Ophthalmology Business

MAR 2014

Ophthalmology Business is focused on business topics relevant to the entrepreneurial ophthalmologist. It offers editorial, opinion, and practical tips for physicians running an ophthalmic practice. It is a companion publication of EyeWorld.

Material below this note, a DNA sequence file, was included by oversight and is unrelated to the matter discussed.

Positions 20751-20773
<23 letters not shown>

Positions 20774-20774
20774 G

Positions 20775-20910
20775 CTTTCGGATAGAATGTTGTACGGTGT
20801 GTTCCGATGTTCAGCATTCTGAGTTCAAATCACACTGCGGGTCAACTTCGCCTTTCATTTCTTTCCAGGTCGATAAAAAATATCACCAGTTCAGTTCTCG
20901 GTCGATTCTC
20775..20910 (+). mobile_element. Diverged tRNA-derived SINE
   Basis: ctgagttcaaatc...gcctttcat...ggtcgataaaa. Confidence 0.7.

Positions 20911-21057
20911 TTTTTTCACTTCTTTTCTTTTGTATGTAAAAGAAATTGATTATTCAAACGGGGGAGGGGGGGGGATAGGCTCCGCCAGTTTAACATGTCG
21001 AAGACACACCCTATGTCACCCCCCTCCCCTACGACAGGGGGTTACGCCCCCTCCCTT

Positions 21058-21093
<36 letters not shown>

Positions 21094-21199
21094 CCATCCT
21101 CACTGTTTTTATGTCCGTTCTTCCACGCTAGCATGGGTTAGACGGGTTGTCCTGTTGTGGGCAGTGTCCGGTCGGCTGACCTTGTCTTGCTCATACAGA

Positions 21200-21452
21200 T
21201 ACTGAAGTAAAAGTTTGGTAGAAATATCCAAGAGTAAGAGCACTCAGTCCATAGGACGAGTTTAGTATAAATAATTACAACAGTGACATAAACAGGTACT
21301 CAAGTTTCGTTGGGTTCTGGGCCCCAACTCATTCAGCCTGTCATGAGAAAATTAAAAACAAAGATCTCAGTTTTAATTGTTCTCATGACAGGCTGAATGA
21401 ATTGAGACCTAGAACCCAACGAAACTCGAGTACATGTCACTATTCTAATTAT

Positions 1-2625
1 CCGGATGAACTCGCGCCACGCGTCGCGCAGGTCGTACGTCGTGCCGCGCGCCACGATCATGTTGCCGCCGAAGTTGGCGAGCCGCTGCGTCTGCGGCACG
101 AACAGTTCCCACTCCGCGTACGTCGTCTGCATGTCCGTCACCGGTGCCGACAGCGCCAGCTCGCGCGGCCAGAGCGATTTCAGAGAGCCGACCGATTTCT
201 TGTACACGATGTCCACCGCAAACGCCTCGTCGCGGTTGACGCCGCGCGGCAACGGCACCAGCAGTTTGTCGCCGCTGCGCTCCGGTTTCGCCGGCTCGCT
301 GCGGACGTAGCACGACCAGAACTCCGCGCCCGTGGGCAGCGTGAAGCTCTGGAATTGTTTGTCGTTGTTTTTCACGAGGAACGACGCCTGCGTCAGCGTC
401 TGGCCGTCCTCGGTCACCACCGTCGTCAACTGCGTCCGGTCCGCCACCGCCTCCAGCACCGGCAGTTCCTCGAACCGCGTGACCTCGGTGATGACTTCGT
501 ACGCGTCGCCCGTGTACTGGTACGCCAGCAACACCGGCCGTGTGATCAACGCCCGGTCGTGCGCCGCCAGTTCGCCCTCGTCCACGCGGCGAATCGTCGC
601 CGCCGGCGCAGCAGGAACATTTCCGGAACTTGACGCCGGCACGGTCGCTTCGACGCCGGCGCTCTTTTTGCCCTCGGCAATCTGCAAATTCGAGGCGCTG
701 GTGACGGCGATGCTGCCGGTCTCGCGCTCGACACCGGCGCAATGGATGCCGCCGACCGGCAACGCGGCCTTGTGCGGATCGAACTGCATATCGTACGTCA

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10 Ophthalmology Business • March 2014 others in your position, someone who will keep you from making the worst choice—which is not making a decision at all. Here is what an advisor will take into consideration: • Your age The average retirement age for ophthalmologists hovers around 70, and that number has been on the rise for a number of reasons. D id you have a retirement age in mind when you started practice? Has that number changed over the years? If so, why? • Your health How well is your body handling your current situation? How many more years do you think you can maintain this workload? • The value of the practice Is your practice really worth what you think it is? Be prepared to handle the news that your buyout and the value of the practice's equipment and real estate may not be what you thought it would be. What types of things could you be doing to make your practice more attractive to a potential partner or buyer? • Long view vs. short view If you take the long view, you are more likely to continue investing in your practice. Are you willing to live with the effect these invest- ments may have on your personal income? Are you more comfort- able with taking the short view at this point in your life? Challenges and opportunity are two sides of the same coin; is your view too myopic to see opportunities on the "flip side" of your situation? • Financial readiness for retirement How much have you saved to finance retirement? What are your accountant and financial planner telling you about how much you can safely afford to withdraw every year? Will that be enough to main- tain what you consider an accept- able lifestyle? If not, how well will y ou and your family adjust to the change in income? • Your personal attitudes How much do you like—or dislike —what you are doing now? Are you addicted to your work? How much would you miss it if you were to retire? If you had the support of a group practice, how would you feel about stepping away from surgery and limiting your practice to medical ophthal- mology? Do you "play well with others," or do you have difficulty sharing? Do you have active inter- ests that will keep your mind engaged in retirement? Have you taken the time over the years to nurture friendships? • The competitive environment As a specialty, entry into ophthal- mology remains highly competi- tive; the number of qualified appli- cants still exceeds the capacity of residency programs. Even so, a MarketScope study projected that the number of ophthalmologists will increase less than 0.3% between 2012 and 2015, while overall the disease/procedure per ophthalmologist ratio will increase by 5%. 1 Nonetheless, the number of specialists, their subspecialties and reputation as well as the tech- nology available in a given market may make it more or less competi- tive than the average. Take a look at your competition. Do you share a similar culture with any of these practices? Are there any among them you would want (or could at least tolerate) as partners? No one really knows how the EHR situation and the Affordable Care Act will play out in the long term, and we can only guess what new challenges will come along in the future. The environment in which you will need to be making decisions that affect the trajectory of your career and your practice will never be without unknowns. Important decisions must be based on incom- plete information, which makes it all the more important to get answers to questions that do have answers. Many factors are unpredictable or n ot under your control. It's never too early to work closely with trusted advisors—your CPA, your attorney, the manager of your retirement investments, and perhaps a practice consultant—each of whom will approach your options from a differ- ent perspective. One caution: Airing your concerns to members of your staff will accomplish nothing, but it will make them anxious about their job security and increase staff turnover. Don't do it. You should, however, consider attending the ASCRS•ASOA Symposium & Congress. Attend relevant courses and symposia, and take advantage of the opportunity to speak with your peers and learn how they are handling these challenges, then seek out and interview consult- ants to find one you can call upon when the need arises. OB Reference David Harmon, Josh Merritt. "Demand for Ophthalmic Services & Ophthalmologists—A Resource Assessment." MarketScope, April 2009. Research commissioned by Carl Zeiss Meditec. continued from page 8 Mr. Rabourn is founder and managing principal of Medical Consulting Group, Springfield, Mo. He can be contacted at bill@medcgroup.com. 02-19_OB March 2104_Layout 1 2/19/14 11:07 AM Page 10

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